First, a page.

It is difficult to pass a simple judgment on this latest commentary on Hegel’s Logic. Its aim, as stated in the preface.
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  45.  34
    Das Problem der Subjektivitat in Hegels Logik, Hegel-Studien. [REVIEW]George di Giovanni - 1979 - The Owl of Minerva 11 (1):1-6.
    Heinz Kimmerle’s dating in 1967 of the Jena writings [“Zur Chronologie von Hegels Jenaer Schriften”, Hegel-Studien, 4, 125–176.] which definitely places at 1804–05 the fragment of a Reinschrift on Logic, Metaphysics and Philosophy of Nature previously thought to belong, on the authority of Rosenkranz, to the earlier Frankfurt period, throws a new light on the development of Hegel’s thought during the crucial Jena years. The fact that, throughout that period, Hegel was so much concerned with the Logic is significant both (...)
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  46.  15
    A Second Note Regarding the Recent Translation of Hegel's "Greater Logic".George di Giovanni - 2015 - The Owl of Minerva 47 (1/2):169-170.
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  47.  5
    A Reply to Cynthia Willett.George di Giovanni - 1990 - Proceedings of the Hegel Society of America 10:93-98.
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  48.  39
    Karin de Boer, On Hegel: The Sway of the Negative[REVIEW]George di Giovanni - 2011 - Notre Dame Philosophical Reviews 2011 (1).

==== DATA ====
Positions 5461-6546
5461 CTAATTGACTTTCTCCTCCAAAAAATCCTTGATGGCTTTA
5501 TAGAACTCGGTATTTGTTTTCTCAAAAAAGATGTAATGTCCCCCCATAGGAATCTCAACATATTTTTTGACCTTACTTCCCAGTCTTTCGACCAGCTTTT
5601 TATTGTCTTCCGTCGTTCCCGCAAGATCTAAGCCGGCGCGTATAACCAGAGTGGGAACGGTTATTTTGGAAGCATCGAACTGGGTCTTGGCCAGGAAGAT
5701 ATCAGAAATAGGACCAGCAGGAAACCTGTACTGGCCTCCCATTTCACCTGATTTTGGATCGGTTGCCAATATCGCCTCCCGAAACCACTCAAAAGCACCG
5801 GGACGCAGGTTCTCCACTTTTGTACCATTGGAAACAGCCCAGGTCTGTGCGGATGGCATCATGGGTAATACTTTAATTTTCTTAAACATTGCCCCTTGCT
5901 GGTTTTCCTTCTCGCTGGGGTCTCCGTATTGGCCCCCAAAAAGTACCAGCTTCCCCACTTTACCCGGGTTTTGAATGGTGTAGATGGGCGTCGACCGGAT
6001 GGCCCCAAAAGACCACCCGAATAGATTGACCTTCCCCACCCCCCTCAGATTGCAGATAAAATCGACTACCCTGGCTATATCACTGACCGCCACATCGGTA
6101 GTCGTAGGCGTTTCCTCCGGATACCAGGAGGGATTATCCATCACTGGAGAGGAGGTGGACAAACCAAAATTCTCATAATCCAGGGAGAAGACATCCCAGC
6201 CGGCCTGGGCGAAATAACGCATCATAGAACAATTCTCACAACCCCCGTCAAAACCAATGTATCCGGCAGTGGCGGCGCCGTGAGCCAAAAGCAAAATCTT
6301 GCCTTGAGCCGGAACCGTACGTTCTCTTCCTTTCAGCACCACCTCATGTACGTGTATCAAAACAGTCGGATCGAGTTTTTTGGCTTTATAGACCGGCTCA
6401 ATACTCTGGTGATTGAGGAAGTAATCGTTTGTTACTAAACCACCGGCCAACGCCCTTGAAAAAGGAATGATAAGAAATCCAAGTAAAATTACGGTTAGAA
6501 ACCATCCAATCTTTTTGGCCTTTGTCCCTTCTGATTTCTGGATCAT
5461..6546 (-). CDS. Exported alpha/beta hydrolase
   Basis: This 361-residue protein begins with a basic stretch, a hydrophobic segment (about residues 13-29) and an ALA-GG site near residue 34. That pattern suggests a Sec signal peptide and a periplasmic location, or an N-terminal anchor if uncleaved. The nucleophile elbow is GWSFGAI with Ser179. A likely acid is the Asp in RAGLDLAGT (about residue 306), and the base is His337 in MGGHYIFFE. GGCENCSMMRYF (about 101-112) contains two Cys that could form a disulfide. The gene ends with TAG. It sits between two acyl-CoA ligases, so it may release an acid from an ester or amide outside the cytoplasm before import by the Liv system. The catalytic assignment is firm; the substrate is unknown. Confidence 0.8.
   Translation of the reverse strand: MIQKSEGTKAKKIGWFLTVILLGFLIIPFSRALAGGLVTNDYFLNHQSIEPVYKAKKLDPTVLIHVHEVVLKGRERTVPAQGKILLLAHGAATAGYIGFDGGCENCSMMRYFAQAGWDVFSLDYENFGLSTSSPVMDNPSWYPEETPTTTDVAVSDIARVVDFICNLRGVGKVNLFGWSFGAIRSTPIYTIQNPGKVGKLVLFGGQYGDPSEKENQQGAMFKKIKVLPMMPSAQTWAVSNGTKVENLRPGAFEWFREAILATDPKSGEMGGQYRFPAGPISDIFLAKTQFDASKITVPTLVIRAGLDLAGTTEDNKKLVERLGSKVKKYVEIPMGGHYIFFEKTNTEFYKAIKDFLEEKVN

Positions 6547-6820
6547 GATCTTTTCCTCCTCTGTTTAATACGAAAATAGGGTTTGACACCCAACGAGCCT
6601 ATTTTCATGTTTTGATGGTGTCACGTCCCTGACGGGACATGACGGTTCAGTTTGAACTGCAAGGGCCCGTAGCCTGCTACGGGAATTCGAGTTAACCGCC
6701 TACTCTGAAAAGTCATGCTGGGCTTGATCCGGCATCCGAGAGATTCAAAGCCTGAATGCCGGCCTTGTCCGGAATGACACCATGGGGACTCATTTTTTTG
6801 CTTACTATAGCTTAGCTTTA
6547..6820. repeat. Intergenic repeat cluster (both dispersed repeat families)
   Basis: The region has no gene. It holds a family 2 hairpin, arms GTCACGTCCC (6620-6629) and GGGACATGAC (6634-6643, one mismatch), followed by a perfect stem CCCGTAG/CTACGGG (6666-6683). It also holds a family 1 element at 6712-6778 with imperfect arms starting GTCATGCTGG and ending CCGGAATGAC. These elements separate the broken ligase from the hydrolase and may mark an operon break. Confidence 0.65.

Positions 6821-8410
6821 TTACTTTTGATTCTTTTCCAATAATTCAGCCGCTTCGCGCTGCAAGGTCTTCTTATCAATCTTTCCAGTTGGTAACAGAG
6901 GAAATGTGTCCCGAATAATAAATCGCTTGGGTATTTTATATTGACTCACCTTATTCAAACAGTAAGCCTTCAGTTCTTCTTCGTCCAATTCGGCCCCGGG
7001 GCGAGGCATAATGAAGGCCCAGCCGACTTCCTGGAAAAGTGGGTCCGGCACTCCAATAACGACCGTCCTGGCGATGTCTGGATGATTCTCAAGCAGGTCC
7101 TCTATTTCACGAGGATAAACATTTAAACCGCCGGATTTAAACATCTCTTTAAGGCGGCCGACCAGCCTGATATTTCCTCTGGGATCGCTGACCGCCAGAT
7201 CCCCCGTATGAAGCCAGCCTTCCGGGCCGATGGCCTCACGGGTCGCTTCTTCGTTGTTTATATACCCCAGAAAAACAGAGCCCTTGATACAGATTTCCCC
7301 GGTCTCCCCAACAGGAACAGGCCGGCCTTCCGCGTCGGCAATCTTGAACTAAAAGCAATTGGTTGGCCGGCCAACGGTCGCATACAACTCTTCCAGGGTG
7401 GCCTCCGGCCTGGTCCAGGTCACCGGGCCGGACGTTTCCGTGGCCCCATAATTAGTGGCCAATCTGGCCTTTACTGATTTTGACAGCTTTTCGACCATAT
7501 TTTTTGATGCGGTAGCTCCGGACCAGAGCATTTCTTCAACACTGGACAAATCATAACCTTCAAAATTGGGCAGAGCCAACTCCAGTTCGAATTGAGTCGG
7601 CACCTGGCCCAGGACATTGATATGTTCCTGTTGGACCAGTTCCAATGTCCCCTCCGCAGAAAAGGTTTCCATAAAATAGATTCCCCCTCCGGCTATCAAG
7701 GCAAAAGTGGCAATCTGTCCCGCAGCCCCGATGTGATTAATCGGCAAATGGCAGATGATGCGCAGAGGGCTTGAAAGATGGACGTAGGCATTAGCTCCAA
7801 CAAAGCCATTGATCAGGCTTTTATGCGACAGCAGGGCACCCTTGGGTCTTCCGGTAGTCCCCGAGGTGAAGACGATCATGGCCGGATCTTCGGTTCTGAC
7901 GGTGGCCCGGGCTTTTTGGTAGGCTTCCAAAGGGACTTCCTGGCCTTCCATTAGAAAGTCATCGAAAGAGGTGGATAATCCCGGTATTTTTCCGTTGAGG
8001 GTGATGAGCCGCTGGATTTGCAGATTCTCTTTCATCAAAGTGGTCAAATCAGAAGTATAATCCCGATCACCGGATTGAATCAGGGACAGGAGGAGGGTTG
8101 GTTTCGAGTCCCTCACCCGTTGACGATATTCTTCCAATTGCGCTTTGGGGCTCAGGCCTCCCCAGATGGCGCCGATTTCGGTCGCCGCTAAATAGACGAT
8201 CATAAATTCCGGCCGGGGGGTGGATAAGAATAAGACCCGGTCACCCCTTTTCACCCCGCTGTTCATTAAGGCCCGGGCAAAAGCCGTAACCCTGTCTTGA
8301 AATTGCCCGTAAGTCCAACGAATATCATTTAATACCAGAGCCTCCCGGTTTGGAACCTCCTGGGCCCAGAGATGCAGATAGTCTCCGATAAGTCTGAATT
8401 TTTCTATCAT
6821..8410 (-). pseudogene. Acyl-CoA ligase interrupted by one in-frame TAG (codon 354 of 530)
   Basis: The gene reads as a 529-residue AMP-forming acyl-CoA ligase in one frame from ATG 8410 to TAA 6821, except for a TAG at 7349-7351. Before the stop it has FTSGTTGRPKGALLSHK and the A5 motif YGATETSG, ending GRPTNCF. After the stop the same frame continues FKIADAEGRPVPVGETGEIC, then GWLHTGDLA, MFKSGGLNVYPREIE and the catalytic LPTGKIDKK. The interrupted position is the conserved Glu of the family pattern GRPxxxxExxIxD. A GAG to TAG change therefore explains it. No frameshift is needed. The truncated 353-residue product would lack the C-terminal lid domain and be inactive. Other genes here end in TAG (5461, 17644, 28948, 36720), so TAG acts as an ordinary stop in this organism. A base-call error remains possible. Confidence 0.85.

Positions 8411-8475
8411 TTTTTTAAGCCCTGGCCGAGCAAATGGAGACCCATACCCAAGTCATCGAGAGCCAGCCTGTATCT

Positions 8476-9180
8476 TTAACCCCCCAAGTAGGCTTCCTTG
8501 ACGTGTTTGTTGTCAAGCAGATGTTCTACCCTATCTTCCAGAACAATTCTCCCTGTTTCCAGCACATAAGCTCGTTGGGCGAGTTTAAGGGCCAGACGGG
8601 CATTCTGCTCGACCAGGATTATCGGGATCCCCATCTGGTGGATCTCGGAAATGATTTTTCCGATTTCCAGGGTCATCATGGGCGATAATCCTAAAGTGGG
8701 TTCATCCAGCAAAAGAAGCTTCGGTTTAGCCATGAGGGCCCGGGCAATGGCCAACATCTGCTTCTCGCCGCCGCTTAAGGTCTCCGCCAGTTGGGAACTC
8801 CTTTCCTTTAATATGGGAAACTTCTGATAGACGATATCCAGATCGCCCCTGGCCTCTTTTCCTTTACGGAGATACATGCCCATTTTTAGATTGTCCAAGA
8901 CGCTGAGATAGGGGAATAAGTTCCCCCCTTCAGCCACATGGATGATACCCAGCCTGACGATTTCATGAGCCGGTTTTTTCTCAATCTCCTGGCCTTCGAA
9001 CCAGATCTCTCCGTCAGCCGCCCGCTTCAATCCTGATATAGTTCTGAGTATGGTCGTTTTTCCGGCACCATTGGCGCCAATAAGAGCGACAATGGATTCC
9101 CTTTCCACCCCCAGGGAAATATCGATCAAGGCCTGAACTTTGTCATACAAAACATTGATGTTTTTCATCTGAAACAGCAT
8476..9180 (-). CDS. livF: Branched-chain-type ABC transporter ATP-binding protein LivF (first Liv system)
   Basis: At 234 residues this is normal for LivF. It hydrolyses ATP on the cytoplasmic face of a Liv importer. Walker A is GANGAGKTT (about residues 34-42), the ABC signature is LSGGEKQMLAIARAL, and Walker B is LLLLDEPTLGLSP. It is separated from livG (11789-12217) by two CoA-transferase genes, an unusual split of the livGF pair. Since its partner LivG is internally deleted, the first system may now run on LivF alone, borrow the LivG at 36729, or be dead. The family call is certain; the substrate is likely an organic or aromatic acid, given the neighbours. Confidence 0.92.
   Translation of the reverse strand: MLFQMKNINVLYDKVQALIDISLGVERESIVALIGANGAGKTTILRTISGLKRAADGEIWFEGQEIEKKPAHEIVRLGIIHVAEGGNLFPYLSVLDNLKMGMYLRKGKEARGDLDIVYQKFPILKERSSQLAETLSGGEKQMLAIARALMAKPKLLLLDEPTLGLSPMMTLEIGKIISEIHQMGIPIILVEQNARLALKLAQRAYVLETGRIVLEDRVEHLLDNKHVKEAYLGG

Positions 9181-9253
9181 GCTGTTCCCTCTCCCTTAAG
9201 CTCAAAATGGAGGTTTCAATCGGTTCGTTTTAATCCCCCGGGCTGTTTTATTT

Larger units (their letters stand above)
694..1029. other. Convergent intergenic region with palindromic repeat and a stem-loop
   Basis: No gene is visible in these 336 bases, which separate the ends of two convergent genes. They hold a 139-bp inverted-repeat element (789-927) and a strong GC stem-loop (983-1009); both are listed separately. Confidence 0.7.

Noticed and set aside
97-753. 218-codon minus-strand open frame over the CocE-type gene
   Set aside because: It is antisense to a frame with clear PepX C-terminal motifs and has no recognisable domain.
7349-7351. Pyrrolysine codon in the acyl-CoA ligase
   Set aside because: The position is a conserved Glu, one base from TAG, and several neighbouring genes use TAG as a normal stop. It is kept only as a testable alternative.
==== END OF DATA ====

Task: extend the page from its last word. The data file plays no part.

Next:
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  49.  10
    The Spinozism of Fichte’s Transcendental Argument in the Lecture Notes of 1804.George Di Giovanni - 2017 - Fichte-Studien 44:49-63.
    In a transcendental argument, a judgement ≫S is P≪ is unpacked into the two reflective claims: ≫I say that S is P≪, and ≫What I say is indeed the case≪; and the truth of the second is made to rest on the authority of the ≫I say≪ of the first. The argument has all the features of a testimony, where the reliability of the testimony depends on the extent to which, in being rendered, it conforms to stipulated canons of objectivity. (...)
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  50.  18
    On Kantianism as a New Form of Cultural Clericy.George Di Giovanni - 2013 - In Margit Ruffing, Claudio La Rocca, Alfredo Ferrarin & Stefano Bacin (eds.), Kant Und Die Philosophie in Weltbürgerlicher Absicht: Akten des Xi. Kant-Kongresses 2010. De Gruyter. pp. 635-690.